Parentheses usage for negative numbers when neither the PAREN attribute nor the NOPAREN attribute is used. The default is NO (does not use parentheses; uses a minus sign).

ZEROROW

Controls generation or suppression of rows in which all numeric values are zero. The default is NO (generates zero rows).

ZSPELL

Text used for zero values when the ZSPELL attribute is not used. The default text is OFF, which shows a zero (0). 


Use the statements that are listed in Table 10-8, "OLAP DML Statements That Are Compatible with the ROW Command" with the ROW command.

Table 10-8 OLAP DML Statements That Are Compatible with the ROW Command

Command Action

BLANK n

Produces n blank lines. The default is one line.

HEADING column-

description(s)

Produces titles and column headings for a report. Numeric values in headings are not added to column totals.

PAGE

Forces a page break in output when PAGING is set to YES.

ZEROTOTAL

Resets all 32 totals to 0 for all columns.

ZEROTOTAL ALL col(s)

Resets all 32 totals to 0 for the specified columns, or for all columns when there are no column arguments.

ZEROTOTAL n col(s)

Resets the indicated total (n) to 0 for the specified columns, or for all columns when there are no column arguments. 


Usage Notes

Report-Writing Commands

The ROW command and its associated options and commands are referred to collectively as report-writing statements. Table 10-6, "Row and Column Arithmetic" lists functions you can use for performing row and column arithmetic in reports. Table 10-7, "Report-Related Options" lists report-related options that determine the default format for ROW output. Table 10-8, "OLAP DML Statements That Are Compatible with the ROW Command" lists additional statements that are used in combination with ROW to create reports.You can use the PAGING option and associated paging-related options to produce your report program in a page-oriented format.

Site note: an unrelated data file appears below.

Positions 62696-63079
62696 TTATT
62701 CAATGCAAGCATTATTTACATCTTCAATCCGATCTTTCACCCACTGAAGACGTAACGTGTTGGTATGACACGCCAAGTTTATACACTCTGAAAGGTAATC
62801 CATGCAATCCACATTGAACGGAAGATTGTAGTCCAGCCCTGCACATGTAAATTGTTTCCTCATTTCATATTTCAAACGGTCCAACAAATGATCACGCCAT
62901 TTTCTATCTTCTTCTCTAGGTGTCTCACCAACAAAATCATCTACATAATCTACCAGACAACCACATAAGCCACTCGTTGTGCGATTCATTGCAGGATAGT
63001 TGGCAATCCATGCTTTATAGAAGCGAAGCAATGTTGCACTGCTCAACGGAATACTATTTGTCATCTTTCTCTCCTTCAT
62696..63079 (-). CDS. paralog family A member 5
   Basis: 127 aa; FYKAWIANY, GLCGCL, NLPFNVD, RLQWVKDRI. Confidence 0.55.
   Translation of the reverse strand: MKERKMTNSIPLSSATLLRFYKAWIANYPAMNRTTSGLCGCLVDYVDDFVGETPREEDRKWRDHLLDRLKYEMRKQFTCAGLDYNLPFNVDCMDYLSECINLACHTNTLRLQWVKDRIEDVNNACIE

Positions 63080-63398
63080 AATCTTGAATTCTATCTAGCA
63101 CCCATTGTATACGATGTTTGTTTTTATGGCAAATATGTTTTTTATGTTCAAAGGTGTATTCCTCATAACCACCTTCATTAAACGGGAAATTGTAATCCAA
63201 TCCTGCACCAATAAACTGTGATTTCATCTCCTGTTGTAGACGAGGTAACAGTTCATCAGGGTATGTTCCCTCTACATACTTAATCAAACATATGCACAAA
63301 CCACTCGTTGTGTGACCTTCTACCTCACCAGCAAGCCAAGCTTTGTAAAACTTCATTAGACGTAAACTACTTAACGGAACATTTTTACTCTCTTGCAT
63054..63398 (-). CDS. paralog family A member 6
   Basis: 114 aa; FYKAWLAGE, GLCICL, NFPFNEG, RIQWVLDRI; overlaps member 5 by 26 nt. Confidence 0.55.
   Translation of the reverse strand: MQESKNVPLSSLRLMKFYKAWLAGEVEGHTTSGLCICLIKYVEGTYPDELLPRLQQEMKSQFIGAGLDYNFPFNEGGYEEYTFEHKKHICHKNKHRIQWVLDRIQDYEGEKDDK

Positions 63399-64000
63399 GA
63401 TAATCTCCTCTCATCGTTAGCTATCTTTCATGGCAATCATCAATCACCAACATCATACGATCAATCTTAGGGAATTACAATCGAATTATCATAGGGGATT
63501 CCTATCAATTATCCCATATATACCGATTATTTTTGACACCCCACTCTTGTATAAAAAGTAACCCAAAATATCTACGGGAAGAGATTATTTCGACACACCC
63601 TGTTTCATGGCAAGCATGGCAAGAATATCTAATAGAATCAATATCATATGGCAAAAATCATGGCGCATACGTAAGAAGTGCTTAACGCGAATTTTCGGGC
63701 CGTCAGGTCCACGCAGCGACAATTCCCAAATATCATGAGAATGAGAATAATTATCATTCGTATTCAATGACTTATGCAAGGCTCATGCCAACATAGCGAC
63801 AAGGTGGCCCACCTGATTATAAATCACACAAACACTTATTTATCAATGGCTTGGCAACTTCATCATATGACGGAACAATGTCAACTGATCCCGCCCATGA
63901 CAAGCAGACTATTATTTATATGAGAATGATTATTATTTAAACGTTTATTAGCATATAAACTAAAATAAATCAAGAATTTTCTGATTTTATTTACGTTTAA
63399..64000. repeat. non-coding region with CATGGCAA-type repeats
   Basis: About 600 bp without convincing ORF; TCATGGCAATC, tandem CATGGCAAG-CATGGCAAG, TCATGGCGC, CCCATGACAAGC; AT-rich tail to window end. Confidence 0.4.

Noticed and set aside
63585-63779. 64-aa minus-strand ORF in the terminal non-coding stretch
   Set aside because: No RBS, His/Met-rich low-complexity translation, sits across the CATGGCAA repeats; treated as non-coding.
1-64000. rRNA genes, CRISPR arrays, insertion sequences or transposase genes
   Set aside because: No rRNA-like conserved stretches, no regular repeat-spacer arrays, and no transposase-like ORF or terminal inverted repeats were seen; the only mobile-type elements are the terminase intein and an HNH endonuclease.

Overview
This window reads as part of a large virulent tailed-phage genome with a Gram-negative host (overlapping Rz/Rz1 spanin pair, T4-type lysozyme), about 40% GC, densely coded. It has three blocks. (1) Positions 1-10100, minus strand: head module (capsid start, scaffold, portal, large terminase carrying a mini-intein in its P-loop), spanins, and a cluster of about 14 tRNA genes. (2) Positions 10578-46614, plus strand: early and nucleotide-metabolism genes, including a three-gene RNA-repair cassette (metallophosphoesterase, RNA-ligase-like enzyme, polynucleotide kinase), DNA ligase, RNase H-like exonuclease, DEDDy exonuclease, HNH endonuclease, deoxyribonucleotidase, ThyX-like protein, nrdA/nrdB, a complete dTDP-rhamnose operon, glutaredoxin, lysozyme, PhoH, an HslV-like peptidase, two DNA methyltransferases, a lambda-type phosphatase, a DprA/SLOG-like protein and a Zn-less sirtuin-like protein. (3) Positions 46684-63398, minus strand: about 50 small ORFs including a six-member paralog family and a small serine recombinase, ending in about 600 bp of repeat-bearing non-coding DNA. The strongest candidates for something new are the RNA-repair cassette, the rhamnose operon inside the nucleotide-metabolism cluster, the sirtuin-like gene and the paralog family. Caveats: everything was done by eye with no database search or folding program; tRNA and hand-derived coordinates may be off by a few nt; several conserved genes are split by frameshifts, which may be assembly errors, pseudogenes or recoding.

Labels for Composites and Conjoint Dimensions

When you produce a report of data that has a composite or a conjoint dimension in its dimension list, you can produce a label column for each base dimension by using the KEY function. You can also provide a separate WIDTH attribute for each label column. For example, when proddist is a composite with the base dimensions product and district, you can use statements similar to the following ones.

FOR proddist
   ROW W 12 KEY(proddist district) W 8 KEY(proddist product) ...

Multiple Expressions

When you want the same format attribute or ACROSS phrase to apply to multiple data expressions, you can enclose the expressions in angle brackets (< >) and place the common attributes or ACROSS phrase immediately before the bracketed expressions.

attributes <expression1expression2, ...> 

or

ACROSS dimension: <expression1expression2, ...>

When you have attributes that apply to only one expression within the brackets, place the specific attributes immediately before the expression.

attributes1 <expression1attributes2 expression2>

When an attribute inside angle brackets (specific to a column) conflicts with an attribute outside the brackets (common to several columns), the specific attribute overrides the common attribute.

You can nest brackets to any depth, if you have an equal number of right and left brackets.